How a Grammy Award-winning CSULB alumna found her voice
Sangeeta Kaur ‘06, it seems, has spent much of her life searching. First, it was finding the courage to sing in front of an audience.
“I was so shy (as a teen),” she said. “I could sing really well for myself, but if I were put on the spot, I would get so tense and scared. I had so much stage fright.”
Then, it was searching her heart for what she wanted to study in college. She thought she should major in biology, but singing was her passion.
Then, it was finding a way to tell her Vietnamese-born parents that she wanted to study music, not science. Kaur, who then was known by her birth name of Teresa Mai, listed biology as her major when she went to Santa Ana College and music as her minor without telling her parents.
“After a while, it became clear to me that I never wanted to do biology, that I really wanted to sing,” Kaur said. “But coming from a Vietnamese family, you never take that route. Especially from a refugee family.
“But I have always been hard-headed and always did what I wanted, so I dropped biology and said ‘OK, I’m doing this full on.’”
Kaur’s single-focused ambition led to her winning a Grammy Award for Best Classical Vocal Solo Album at the recent award ceremony.
“If you follow your heart, no matter what, everyone is going to follow along,” she said of her award. “Because they are going to see the joy that it brings you and the joy it brings other people.”
Kaur’s career path was evident by the time she transferred to Cal State Long Beach. And her talent was obvious to anyone who heard her sing.
“She was a beautiful girl with a beautiful voice,” said Shigemi Matsumoto, a voice teacher in the Bob Cole Music Conservatory. “She had an opulent voice for a girl her size.”
It would take a few years, but Kaur eventually found her voice, one that today transcends traditional opera and creates a spiritual experience for listeners. Her vast vocal range combines a strong soprano with an angelic sound for a unique sound experience.
Kaur studied under Matsumoto at CSULB, whom she credits in helping her turn from that shy singer to a Grammy Award-winning soloist. The talented vocalist shared the golden gramophone with fellow soprano, Hila Plitmann at the 2022 Grammy Awards. They won for “Mythologies,” a collection composed by Danaë Xanthe Vlasse and inspired by ancient Greek myths.
“She showed me the right etiquette of a being sophisticated singer,” Kaur said, laughing at the memory. “I feel that I grew every year. I feel like every teacher taught me something.”
Jonathan Talberg, director of choral activities in Bob Cole Conservatory, remembers Kaur as an excellent student who sang the lead in several school operas and solos in choir.
“She was definitely among the best of the students at CSULB during her time at the Conservatory,” Talberg said.
“How good is she? I mean, she won a Grammy. . . against some of the most renowned opera singers in the world. She is first-class.”
Kaur’s Grammy victory is believed to be the first by a Vietnamese American singer, although the Recording Academy does not track demographics.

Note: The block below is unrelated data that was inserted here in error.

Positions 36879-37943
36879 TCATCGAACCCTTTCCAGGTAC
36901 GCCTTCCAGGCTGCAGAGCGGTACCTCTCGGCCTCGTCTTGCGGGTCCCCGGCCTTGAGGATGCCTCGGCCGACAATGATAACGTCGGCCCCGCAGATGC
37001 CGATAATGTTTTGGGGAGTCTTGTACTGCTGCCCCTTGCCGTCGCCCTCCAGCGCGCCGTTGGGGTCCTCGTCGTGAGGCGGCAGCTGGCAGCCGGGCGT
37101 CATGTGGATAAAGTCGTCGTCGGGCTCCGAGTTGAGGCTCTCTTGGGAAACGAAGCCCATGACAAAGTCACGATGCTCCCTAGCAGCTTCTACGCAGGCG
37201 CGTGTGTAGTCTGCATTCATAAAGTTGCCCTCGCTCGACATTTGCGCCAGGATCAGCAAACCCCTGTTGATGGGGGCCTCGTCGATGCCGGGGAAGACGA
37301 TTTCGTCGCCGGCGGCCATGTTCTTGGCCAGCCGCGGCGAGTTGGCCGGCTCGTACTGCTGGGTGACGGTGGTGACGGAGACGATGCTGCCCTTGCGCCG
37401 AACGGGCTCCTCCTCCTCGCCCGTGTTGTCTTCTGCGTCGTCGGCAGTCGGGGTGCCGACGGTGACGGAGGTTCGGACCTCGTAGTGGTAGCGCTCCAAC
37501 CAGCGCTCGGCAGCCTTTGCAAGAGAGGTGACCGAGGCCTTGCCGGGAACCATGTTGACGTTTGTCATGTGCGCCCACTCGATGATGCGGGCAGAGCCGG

Still, people in Vietnam took notice, and when she woke up the morning after the award show, she had dozens of Google alerts pinging her phone. The news of her Grammy made headlines on media outlets 8,000 miles away.
“It’s really beautiful and it brings me joy to know that the Vietnamese people are so proud,” said Kaur. “It is a historic moment for them.”
Kaur also was honored by the local Vietnamese community in Orange County, where she spent much of her childhood. She was featured in several area Vietnamese newspapers and radio stations, as well as invited to participate in the annual Spring Concert at the Rose Center Theater in Westminster, where she performed along with several other artists.
“Here I am very close to the Vietnamese community,” she said. “It is a very tight community no matter where you go, so the papers went crazy here. The radio stations went crazy here. They are just so proud.”
Although Kaur had made her mark in opera, performing different operatic roles throughout the United States, Australia and Europe, she found herself mesmerized by the spirituality of yoga. During a trip to New York, she met teachers who guided her in the studies of yoga and the sounds of mantra.
It was then that her yoga master suggested she change her name from Teresa Mai to Sangeeta Kaur, which means “Princess of Music and Harmony.”
Those influences now inspire her to bring healing and wellness through her classical crossover music that spans various genres from powerful operatic tunes to New Age mantras.
“My mission, I feel, is to create and share music that brings joy and positive transformation to the listener,” she said.
Kaur’s love of music began at an early age when she first watched “The Sound of Music” and was captivated by Julie Andrews and “the beautiful young voices” of the film’s child actors.
From there, she joined her elementary school choirs and later sang in the La Quinta High School choir in Westminster. Despite having sung for years, Kaur continued to harbor insecurities about her talent.
“I was in high school, my junior year, and I remember there were these two beautiful sopranos,” she said.
Today, Sangeeta Kaur is the soprano people remember.